Invasion of the News

It all started innocently enough. Writing about the decisions and conflicts of the powerful and famous, printing up a ton of copies on cheap paper to circulate the information as widely as possible. Many more people were illiterate in those days, and it was much harder to transmit information over large distances. So the impact of the news was very localized, but there was a sense in which, over time, we would get better at keeping people informed through this emerging mechanism.

Little did we know that it was all an elaborate plan to slowly prepare us for global conquest.

The invaders were not susceptible to the biases that so hindered their prey, so it took them longer than it might have to understand why it was the humans seemed to defeat themselves in a hundred different ways each day. They performed various psychological experiments to get to the bottom of it, and concluded that these biases could be used to their advantage. The bias towards short term thinking in particular would come in handy, as the invader’s plan would be centuries in the making.

In the beginning, they were very directly involved. Using their finest brain manipulation technology, they implanted the idea of newspapers into the minds of numerous individuals around the world. They encouraged their subjects to write in terms that appealed to the group affiliation and confirmation biases of potential readers. To cover their bases, they made sure that multiple groups were represented.

They A/B tested different versions of the same article within towns and neighborhoods and observed the effect. In this way, they were able to refine the news into a weapon to turn people into drooling, ranting, biased idiots. Over time, the human population grew and the increasingly effective news outlets turned them into a bigger and bigger pool of potential slaves for the invaders to walk right in and conquer.

In the 20th Century they kicked things into gear, introducing more and more tools through which news could be delivered in an even more potent state. First came radio, then came TV—a tool so powerful it would not be surpassed until the 21st Century, when the world wide web came along, and smartphones made it possible for people to carry the news with them everywhere they went.

When the invaders finally came, in wave after wave of spaceships, humanity barely resisted. Democrats immediately jumped to blaming Republicans, and vice versa, and they all started arguing about it rather than mobilizing a defense. Android and iPhone users conjured up reasons that the others’ choice in smartphone OS had something to do with it.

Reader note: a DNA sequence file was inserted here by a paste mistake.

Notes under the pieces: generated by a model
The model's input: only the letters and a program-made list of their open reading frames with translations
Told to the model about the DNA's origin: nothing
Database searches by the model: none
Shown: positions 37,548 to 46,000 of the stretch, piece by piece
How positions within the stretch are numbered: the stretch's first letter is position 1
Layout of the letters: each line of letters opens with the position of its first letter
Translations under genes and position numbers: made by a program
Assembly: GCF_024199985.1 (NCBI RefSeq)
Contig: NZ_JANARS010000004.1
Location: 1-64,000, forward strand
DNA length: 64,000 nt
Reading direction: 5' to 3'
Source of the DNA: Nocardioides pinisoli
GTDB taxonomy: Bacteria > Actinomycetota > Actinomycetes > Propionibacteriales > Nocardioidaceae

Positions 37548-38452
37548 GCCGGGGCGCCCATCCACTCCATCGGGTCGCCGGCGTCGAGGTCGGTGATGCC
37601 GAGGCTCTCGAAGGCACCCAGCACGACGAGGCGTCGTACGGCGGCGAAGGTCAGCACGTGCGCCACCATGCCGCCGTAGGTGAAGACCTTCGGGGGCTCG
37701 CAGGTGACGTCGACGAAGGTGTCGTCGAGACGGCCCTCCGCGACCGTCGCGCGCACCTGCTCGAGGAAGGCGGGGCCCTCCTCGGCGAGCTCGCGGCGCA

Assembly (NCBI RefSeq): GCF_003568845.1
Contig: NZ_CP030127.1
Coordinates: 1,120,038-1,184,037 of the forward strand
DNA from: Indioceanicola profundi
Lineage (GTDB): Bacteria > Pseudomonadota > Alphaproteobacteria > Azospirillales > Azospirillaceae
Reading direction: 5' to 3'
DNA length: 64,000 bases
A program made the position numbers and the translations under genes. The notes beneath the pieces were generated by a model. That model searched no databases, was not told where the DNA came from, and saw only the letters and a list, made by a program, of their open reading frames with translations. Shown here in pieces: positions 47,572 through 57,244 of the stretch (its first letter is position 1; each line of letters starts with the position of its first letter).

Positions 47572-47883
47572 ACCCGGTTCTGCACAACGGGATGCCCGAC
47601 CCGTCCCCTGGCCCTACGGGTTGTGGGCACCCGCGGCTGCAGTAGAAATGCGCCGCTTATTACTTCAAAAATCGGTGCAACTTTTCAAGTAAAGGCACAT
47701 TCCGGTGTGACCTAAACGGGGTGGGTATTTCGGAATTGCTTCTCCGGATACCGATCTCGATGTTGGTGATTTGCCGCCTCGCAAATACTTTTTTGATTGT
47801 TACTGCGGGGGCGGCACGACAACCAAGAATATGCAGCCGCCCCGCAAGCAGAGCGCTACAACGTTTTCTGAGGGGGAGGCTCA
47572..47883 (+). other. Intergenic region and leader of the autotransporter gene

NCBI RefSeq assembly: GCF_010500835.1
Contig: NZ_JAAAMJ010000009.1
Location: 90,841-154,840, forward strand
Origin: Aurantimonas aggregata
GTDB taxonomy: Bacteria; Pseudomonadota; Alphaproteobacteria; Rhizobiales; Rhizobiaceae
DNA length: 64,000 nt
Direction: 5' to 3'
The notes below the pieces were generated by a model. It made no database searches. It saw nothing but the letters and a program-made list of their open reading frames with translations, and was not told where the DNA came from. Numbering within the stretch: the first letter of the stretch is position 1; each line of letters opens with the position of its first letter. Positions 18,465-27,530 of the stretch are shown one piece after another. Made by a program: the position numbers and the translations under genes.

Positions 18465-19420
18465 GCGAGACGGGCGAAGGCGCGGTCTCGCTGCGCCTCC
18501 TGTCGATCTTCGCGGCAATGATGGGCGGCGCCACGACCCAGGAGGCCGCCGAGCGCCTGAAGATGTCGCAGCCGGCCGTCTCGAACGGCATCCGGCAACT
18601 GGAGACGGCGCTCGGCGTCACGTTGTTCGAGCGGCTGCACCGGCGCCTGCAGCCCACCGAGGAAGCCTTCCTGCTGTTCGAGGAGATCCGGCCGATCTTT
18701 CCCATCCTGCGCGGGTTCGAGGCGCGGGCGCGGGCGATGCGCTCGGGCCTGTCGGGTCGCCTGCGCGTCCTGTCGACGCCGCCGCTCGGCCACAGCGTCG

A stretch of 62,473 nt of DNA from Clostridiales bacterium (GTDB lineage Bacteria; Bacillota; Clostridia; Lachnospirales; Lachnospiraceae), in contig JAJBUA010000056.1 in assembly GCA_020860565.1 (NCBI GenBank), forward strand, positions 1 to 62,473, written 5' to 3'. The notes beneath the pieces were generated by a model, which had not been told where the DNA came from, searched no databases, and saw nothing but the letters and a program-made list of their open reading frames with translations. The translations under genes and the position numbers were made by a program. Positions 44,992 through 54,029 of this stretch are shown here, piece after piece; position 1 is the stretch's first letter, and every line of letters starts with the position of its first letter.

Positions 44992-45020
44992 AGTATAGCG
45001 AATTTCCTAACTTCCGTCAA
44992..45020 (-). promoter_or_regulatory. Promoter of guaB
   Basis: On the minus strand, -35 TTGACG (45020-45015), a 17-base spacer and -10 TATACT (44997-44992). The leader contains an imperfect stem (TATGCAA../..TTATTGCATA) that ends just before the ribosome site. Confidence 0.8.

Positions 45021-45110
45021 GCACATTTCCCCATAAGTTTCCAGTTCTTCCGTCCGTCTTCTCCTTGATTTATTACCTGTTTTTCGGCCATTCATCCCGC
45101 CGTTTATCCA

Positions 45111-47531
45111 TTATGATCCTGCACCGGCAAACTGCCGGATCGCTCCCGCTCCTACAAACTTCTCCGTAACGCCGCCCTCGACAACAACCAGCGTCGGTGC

The invaders’ plan, hundreds of years in the making, finally came to fruition.

That Which is Perfect

My name is Edward Norton. Last year, I had a car accident with a vehicle that was transporting an experimental substance for the DoD, and got covered in the stuff. As a result, trillions of devices a few nanometers in length course through my bloodstream, repairing my body, healing any injuries faster than is humanly possible. The first thing they did was coat my bones with a tiny layer of a very hard, very flexible metal alloy. The second thing they did was break down all of the muscles in my body and replace them with a dense fiber, custom designed to provide more force per square inch than the original.

In short, I’ve got superpowers. I can punch through a brick wall with very little effort and no lasting harm to myself, and I can bounce back from pretty traumatic injuries quite quickly.

I have superpowers, and it has ruined my life.

Seneca the Younger once asked, “What can be added to that which is perfect?” My life may not have been perfect, exactly, but it seemed that way to me at the time. And adding superpowers to it was definitely a loss rather than a gain.

I had a beautiful, wonderful wife, and three perfect little girls. I was a product manager for a small video advertising startup in DC. I had a good relationship with my boss, the owner of the company, formerly a coworker at a previous job who had brought me over. It was not an exciting life. We had no need for it to be.

Then the damn accident happened, and everything got screwed up.

For one thing, I am terrified to hug or grasp my daughters now. I am so strong; I haven’t really been able to get my ahead around how much stronger I really am. I’m terrified that I’m going to hurt them, or Anna.

One time, Andrew—my boss—and I were at Fast Eddie’s for happy hour after work. Some frat bro asshole started hassling us. He got a little too up close and personal, so I gave him a little love tap—and it broke his jaw. I mean, fuck. I didn’t mean to hurt the guy, I just wanted him to back off!